Case Histories (Real-World Solutions)

Living Wall Graces University Atrium

atrium wall

The atrium of the Jack and Mary De Witt Center for Science and Technology at Cornerstone University in Grand Rapids, MI, features a thriving living wall.

The Jack and Mary De Witt Center for Science and Technology at Cornerstone University in Grand Rapids, MI, features a 374-square-foot green wall installed with the LiveWall Indoor Living Wall System. The $15.5-million facility is a three-story, 29,500-square-foot academic building that provides a new home for the university’s science, technology, engineering, and math (STEM) programs. The Center, opened in December 2018, includes seven labs, group study areas for collaborative learning, and faculty offices.

“The idea of a green wall came up during early brainstorming on design goals and approaches to constructing a building the reflects and incorporates natural elements of God’s creation,” says Bob Sack, vice president, advancement, Cornerstone University.

The Center’s living wall was installed with two separate LiveWall structures with shared infrastructure. They were assembled so that from most vantage points in the atrium the living wall appears to be one continuous wall that spans the second and third floors.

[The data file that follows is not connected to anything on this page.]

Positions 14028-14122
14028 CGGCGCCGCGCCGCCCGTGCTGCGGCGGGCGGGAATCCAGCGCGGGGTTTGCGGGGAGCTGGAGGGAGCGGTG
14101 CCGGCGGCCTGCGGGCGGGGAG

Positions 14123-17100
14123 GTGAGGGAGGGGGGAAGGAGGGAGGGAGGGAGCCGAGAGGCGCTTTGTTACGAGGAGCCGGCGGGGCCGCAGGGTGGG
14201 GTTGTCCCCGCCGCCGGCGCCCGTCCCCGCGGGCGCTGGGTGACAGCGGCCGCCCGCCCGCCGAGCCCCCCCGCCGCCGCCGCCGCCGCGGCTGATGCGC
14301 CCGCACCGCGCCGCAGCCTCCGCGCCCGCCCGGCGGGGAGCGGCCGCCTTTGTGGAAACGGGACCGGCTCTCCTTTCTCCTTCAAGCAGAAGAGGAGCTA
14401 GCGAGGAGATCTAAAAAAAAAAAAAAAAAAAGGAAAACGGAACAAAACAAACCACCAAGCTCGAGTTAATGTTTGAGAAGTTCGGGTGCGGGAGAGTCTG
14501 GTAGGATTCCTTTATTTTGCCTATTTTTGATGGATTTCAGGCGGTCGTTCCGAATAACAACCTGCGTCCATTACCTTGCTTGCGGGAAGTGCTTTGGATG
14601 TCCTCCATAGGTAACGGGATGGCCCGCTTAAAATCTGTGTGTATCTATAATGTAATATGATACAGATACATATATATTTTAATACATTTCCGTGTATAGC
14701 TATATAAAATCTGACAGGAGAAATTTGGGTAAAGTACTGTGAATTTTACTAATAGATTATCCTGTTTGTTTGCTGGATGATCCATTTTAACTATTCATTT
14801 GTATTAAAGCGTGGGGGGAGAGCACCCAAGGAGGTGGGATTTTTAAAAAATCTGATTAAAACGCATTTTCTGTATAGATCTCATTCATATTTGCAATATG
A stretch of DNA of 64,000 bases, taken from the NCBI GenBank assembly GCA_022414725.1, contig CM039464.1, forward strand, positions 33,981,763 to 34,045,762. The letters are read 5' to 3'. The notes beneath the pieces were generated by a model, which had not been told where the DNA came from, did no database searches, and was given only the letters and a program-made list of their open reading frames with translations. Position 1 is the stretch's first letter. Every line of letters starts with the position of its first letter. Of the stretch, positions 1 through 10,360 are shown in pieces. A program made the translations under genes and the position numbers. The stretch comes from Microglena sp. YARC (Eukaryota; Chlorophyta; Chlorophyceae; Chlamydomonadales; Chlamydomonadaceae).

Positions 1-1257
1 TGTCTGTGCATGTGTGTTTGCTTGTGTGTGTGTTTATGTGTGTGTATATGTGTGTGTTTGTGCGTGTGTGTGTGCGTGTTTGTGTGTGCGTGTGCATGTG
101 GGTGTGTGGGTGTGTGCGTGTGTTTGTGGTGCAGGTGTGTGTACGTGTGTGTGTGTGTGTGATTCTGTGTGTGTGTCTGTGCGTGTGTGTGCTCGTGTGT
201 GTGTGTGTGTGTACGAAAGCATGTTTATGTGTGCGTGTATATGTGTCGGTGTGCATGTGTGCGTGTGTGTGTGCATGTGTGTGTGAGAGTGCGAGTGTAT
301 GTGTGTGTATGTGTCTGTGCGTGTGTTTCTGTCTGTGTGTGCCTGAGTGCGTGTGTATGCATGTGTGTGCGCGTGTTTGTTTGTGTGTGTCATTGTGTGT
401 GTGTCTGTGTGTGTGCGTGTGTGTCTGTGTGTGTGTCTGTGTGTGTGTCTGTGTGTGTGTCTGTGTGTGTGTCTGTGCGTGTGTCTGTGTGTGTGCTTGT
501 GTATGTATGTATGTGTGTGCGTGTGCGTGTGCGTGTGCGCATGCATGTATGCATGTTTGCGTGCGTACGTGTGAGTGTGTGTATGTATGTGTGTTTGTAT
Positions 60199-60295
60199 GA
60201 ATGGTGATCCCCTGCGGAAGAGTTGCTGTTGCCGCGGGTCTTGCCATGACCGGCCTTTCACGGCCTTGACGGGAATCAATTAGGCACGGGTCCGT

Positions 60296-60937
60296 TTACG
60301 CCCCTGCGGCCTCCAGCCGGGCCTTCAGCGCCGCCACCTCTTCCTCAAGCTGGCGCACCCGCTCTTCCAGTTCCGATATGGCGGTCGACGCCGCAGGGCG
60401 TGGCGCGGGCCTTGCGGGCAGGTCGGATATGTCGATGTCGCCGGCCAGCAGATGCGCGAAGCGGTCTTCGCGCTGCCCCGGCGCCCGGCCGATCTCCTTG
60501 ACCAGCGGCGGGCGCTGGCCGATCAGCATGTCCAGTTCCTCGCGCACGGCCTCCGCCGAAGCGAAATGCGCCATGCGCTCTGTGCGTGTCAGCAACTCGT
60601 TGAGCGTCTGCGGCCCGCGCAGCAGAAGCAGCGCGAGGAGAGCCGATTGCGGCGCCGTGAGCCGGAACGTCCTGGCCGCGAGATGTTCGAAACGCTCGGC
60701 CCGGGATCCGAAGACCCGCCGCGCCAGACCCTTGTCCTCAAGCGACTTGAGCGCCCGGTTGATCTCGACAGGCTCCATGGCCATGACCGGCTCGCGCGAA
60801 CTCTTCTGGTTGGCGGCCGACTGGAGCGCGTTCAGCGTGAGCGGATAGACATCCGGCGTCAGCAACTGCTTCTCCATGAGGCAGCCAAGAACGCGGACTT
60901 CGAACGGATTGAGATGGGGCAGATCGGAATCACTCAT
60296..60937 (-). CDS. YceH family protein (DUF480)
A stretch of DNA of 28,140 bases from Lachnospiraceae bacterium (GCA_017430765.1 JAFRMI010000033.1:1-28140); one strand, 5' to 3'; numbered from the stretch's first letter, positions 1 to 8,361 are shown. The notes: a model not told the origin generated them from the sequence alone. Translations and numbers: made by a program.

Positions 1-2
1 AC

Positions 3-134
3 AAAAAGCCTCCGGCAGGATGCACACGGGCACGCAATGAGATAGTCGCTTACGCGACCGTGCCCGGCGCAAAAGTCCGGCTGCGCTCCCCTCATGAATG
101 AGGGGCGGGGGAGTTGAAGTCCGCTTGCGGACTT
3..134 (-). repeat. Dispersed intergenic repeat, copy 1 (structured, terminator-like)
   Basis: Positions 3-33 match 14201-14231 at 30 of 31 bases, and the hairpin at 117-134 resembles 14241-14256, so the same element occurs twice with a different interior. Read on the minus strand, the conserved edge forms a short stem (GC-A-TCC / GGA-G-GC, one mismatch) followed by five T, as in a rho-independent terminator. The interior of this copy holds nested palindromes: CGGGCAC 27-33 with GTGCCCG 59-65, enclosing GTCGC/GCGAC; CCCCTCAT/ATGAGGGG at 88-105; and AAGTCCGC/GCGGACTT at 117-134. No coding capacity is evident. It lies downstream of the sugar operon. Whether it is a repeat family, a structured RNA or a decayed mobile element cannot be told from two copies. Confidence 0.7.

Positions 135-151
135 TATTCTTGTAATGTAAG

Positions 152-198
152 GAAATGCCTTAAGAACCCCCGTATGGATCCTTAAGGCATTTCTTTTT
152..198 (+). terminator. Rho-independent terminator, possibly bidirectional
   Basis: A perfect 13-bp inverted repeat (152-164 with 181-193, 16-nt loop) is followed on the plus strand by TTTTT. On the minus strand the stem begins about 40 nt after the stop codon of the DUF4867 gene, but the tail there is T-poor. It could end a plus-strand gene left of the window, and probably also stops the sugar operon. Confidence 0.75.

The living wall aids in providing passive biofilitration within the building. The LiveWall structural components were installed on steel studs anchored with standard fill plates two feet in front of a metal screen that covers the building’s main cold-air return. As indoor air returns to the HVAC system, the living material of the plants and growing medium filters the air and biologically degrades air pollutants.

“The engineering and flexibility of LiveWall made it the right choice for the project,” says John Haadsma, commercial landscape manager, Katerberg VerHage Inc. “Simple, minimal modifications to standard parts and installation techniques turned it into a passive bioflitration system without the expense of more complex and costly systems specially designed for this purpose.”

This article originally appeared in the College Planning & Management June 2019 issue of Spaces4Learning.

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